I’m not sure that there are many things more satisfying to watch than a good demolition video and 2015 was full of them. Emerging technologies, like drones, only make the views even better. We’ve compiled our favorite demolition videos from the past year, from the incredible to the heart stopping. Enjoy!
9. Three Year Long Bridge Demolition Timelapse
Not every demolition can be completed in a weekend and this 64 year old, 4 lane, 6,630 foot long Port Mann Bridge bridge took roughly 3 years to complete. The entire demolition was documented in a timelapse video, which you can watch below.
8. Historic Detroit Hotel Implosion
In order to make room for the Detroit Red Wing’s new hockey arena, this 13 story, 81 year old hotel had to be imploded. 200 pounds of dynamite were required to take down the Park Avenue Hotel, which was built in 1924. TheGadgetGuy1 caught a great view of the collapse with his drone and shared it for our viewing pleasure on Youtube.
7. Historic Michigan Power Plant Implosion
93 years is a long time and this Marysville, Michigan lived a long and productive life before being imploded in November of 2015. The “Mighty Marysville,” as it was known, provided a peak load of 167 megawatts of electricity and employed as much as 250 people at one time. A development company had to remove the building for their planned shopping center, condominiums, and hotel. Video of the implosion was captured by CarWarz.
Full story: Implosion of Historic Michigan Power Plant
6. Smoke Stack Collapse
This video went viral almost immediately after it was posted to Youtube, and for good reason. It’s pretty incredible to watch and the excavator operator is lucky to be alive after it. Om the video, contractor Tim Phifer is attempting to knock down a 112 year old, 2.6 million pound smoke stack that used to accompany a mill. After 2 failed implosion attempts, the structure collapsed right on top of Phifer’s excavator, completely destroying it. Phifer was able to walk away unharmed, but Youtuber Kevin Anderson’s drone was able to catch the collapse on video.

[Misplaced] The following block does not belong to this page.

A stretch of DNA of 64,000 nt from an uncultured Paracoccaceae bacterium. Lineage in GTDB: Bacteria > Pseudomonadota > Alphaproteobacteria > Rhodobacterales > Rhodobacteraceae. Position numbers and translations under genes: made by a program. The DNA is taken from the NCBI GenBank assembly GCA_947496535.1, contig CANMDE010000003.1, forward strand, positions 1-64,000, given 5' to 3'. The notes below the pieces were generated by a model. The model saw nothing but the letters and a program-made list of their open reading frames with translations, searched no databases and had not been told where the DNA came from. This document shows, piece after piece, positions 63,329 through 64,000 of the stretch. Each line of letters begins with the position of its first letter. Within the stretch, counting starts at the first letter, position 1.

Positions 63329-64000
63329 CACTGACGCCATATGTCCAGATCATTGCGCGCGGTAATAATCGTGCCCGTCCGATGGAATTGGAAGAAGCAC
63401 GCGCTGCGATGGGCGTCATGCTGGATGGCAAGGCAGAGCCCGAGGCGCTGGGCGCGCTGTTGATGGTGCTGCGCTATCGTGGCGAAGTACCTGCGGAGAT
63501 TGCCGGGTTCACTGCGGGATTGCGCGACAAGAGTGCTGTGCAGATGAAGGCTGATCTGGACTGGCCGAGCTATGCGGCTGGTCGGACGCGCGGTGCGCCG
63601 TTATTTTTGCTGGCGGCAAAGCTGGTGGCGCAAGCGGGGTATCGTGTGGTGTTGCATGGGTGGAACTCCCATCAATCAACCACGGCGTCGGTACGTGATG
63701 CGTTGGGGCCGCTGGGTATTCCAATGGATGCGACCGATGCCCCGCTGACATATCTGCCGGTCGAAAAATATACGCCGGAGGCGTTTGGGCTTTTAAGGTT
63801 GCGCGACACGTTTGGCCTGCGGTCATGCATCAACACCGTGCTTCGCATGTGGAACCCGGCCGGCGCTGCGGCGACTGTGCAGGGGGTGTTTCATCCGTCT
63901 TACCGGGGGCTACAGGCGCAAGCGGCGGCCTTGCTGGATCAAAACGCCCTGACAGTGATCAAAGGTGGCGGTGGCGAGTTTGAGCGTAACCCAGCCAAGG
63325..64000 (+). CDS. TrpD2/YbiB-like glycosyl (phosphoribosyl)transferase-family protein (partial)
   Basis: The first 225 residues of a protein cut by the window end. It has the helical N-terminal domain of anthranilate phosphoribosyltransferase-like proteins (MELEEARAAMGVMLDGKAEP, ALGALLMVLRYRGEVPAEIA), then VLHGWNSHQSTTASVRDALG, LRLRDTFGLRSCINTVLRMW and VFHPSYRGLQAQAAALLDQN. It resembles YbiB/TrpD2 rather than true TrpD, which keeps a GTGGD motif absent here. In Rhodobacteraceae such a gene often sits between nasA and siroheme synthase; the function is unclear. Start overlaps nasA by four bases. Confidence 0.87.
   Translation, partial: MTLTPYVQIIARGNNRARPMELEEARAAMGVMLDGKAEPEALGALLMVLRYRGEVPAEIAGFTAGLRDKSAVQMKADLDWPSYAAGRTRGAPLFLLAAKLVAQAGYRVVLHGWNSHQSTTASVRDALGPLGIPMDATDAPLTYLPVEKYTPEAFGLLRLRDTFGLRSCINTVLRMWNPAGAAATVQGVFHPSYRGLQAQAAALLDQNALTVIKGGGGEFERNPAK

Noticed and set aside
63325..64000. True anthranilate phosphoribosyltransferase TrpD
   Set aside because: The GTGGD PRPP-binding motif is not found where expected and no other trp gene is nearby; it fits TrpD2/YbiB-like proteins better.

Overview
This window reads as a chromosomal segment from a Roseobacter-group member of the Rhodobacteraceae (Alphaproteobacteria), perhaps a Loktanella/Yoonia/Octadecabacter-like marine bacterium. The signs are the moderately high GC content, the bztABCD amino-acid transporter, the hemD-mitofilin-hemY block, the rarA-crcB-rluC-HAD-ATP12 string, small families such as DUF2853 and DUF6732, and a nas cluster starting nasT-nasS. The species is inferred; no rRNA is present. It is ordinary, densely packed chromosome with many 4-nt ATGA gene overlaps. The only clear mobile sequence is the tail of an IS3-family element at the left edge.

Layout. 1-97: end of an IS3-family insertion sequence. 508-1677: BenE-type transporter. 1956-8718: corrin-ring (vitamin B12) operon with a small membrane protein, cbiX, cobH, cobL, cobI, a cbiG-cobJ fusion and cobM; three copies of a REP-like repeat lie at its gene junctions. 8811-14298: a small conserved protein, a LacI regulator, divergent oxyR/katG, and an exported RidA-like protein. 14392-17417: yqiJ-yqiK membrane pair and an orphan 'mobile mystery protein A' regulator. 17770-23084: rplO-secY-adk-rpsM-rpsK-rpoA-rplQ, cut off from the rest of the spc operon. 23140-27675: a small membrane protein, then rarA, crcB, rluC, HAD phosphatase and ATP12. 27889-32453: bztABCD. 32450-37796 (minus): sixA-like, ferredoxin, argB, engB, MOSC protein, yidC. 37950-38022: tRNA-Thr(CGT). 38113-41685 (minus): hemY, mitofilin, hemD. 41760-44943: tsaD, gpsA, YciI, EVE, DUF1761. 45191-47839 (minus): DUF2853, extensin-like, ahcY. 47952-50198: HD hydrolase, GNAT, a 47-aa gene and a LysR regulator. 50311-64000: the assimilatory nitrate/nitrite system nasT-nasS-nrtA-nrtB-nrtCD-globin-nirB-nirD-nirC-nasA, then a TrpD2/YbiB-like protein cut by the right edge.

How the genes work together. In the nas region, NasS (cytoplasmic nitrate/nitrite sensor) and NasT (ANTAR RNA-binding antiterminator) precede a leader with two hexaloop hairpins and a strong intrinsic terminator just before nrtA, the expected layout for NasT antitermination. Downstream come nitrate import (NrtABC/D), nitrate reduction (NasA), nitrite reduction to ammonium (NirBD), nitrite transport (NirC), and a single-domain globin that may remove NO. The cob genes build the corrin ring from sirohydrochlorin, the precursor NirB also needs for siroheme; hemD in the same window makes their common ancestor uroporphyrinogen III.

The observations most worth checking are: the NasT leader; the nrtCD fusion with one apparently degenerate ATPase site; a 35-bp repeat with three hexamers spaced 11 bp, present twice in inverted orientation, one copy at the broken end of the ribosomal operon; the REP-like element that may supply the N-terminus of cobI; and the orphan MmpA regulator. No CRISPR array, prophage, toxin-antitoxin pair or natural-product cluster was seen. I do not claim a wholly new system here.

5. Plano, TX Water Tower
It’s not often that you get to see a water tower be demolished and this video and accompanying post happened to be our most popular article of 2015. Much like a lumberjack chopping down a tree, this 178 foot tall Plano, TX water tower was weakened on one side and “tipped” to bring it down.
Full story: Have You Ever Seen a Water Tower Fall Over?
4. Six Scottish High Rises Imploded Simultaneously
Demolishing one building is fun enough, but six at the same time?? That’s six times as fun, even if a couple of them failed to fall completely down. Four of the Glasgow, Scotland high rise residential units fell as they were supposed to, but the fifth left 13 stories still standing and the sixth left 11 stories left. The cleanup after these implosions is going to take an additional 2 years.
The video below, uploaded to Youtube by Green hand gang, has some NSFW language at the 9 second mark.
3. Ten Hour Highway Overpass Demolition
Up against a time crunch and threats of liquidated damages from the city for any delays, Priestly Demolition successfully completed a demolition and clean-up of a 6 lane highway overpass in Ontario, Canada in 10 hours. The company employed eleven pieces of heavy machinery all night: 6 excavators (2 shears and 4 hammers), 3 loaders, and 2 bulldozers.
2. Chinese Overpass Demolished and Replaced in 43 Hours
Demolishing and cleaning up a highway overpass in 43 hours is tough enough, but this Chinese company had to also completely replace the highway and open it back up to traffic within that same time frame. The new overpass was prefabricated and rolled over to its final spot, which you can watch in this incredible timelapse video.
1. Two Power Station Chimneys Crash Into Each Other